Where the Good Shepherd Leads
Fourth Sunday of Easter, April 21, 2013
The Continuing Episcopal Church in Summerville
Earlier this week, we were reminded of some painful and difficult realities of life. The bombings in Boston brought back to mind some things we would prefer to forget. For instance, life is fragile. Also, the world is small ... and getting smaller all the time. And finally, there are some people whose goal in life is to harm other people. Indeed, life is fragile; the world is getting smaller; and some people want to do harm to others.
We have known about life’s fragile nature for a long time. We have known or experienced tragedies in the lives of family members or among our friends – probably from the time of childhood. We recognize that bad things do happen to good people, and we are frustrated in our attempts to answer “Why?” Life is fragile, no doubt.
Also, the world is getting smaller. The things we read and hear about elsewhere are happening here. Our country is not as isolated and, therefore, as immune as we once thought we were. The “melting pot” nature of the United States – of which we are so proud – seems to have some serious down side to it. The world is becoming smaller, all the time.
Finally, the goal in life for some people involves doing harm to others. The end goal may be something different, but the means to that end is to hurt other people. This goal – either as a means or as an end – represents something profoundly antagonistic to the values of our way of life. Life itself seems not to be cherished, in opposition to what is taught by our culture and in our churches. The goal in life for some people involves doing harm to others.
As we reflect on the past week, therefore, we come face to face with several painful and difficult reminders – reminders of lessons we would prefer to forget. Nevertheless, there they are. Our lives and our faith must deal with them, whether we want to do so or not.
As we attempt to come to terms with such realities – as Christians – I have a couple of perspectives to share with you this morning.
In the first place, being a Christian and being an American are two different things. Sometimes one supports the other ... but sometimes it does not. Events like ones of last week tend to encourage us to bunch the two identities together – Christian and American – but we need to resist that temptation.
The days of a state religion are long gone – and happily so. The days of special consideration for religion are fading quickly – less happily so, perhaps. But, also, the days that churches support the state – or particular political parties – need to go away, too. We are accountable as citizens of this country and this state. However, as Christian people, we know that the church standing outside the civil authorities offers the most effective
conscience on behalf of the people. Church and state need to remain distinct from each other.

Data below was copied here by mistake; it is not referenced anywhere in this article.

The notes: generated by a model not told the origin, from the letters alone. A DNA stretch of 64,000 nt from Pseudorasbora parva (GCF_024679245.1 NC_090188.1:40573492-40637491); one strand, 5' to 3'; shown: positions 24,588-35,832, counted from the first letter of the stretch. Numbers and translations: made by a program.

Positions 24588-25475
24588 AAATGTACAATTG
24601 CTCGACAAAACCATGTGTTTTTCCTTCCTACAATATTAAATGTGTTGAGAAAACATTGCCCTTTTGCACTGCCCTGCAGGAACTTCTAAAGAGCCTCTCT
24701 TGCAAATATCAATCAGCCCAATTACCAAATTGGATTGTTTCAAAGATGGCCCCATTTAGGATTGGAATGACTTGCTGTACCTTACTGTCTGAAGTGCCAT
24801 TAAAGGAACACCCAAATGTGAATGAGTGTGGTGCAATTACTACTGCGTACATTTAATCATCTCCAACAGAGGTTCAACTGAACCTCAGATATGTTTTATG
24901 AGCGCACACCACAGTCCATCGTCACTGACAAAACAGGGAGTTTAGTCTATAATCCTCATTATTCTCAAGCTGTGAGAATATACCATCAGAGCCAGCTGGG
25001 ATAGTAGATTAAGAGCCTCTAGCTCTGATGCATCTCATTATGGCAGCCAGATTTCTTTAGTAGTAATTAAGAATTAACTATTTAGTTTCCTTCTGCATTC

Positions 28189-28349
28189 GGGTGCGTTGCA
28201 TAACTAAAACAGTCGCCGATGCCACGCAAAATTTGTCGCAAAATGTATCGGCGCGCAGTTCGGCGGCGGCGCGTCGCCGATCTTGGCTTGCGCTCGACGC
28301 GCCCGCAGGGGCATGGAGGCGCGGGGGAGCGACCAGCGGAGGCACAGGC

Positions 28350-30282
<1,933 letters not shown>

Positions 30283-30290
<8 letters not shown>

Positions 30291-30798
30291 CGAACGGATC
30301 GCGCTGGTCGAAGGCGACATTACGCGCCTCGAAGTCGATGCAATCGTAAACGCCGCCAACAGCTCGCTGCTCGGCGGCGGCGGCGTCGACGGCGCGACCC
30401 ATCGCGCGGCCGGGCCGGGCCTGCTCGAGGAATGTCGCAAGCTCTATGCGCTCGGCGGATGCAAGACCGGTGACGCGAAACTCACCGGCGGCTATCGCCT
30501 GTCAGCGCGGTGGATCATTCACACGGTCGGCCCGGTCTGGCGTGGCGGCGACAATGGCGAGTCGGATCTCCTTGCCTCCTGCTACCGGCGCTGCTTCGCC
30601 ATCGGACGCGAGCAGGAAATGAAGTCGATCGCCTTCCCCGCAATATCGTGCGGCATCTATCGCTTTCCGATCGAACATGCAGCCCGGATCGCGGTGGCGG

Therefore, in response to the atrocities in Boston, we have things to say – both as Americans and as Christians. But the two are not necessarily the same things. As citizens, we have certain unalienable rights – life, liberty, and the pursuit of happiness – and those rights are threatened by events like the ones in Boston. We have the right and responsibility as citizens to respond. In addition, though, as Christians, we grieve along with our Lord at the loss of innocent life, and we are offended along with our Lord at the presence and the power of sin in the world. The two reactions may be akin to each other ... but they are not the same. For the sake of the mission of Jesus Christ himself, we need to keep our faith distinct from all the powers of this world.
The second perspective on the Boston tragedy that I want to share comes straight from the collect and Gospel this morning. The image, intentions, and actions of Jesus of Nazareth stand in stark contrast to those who perpetrate terror and violence. “Jesus is the good shepherd of (God’s) people” (BCP, p 225), as today’s collect affirms. Jesus testifies in today’s Gospel that “My sheep hear my voice. I know them, and they follow me” (John 10:27). Thus, the good shepherd has an entirely different way of relating to people than do the terrorists of Boston.
Jesus calls us, as a shepherd calling his sheep. The collect references the Gospel reading at this point: “Grant that when we hear his voice we may know him who calls us each by name, and follow where he leads” (BCP, p 225).
People who have visited the Holy Land often describe an event that apparently is fairly common there. That is, several shepherds may collect their sheep together in a cave for protection overnight. At first light, though, each shepherd takes his turn calling his sheep ... and only his sheep come out to follow him, in response. Other sheep wait inside the cave, until they hear their shepherd’s voice. Thus it is that we pray, “Grant that when we hear his voice we may know him who calls us each by name, and follow where he leads.”
In conclusion, then, Jesus the good shepherd calls his sheep. He leads them by that means, rather than by fear and coercion and terror. The good shepherd “makes me lie down in green pastures and leads me beside still waters. He revives my soul and guides me along right pathways for his Name’s sake” (Ps 23:2-3). May we, therefore, be always ready to hear the voice of our good shepherd and to follow where he leads us. Amen.
The Right Reverend Charles G. vonRosenberg
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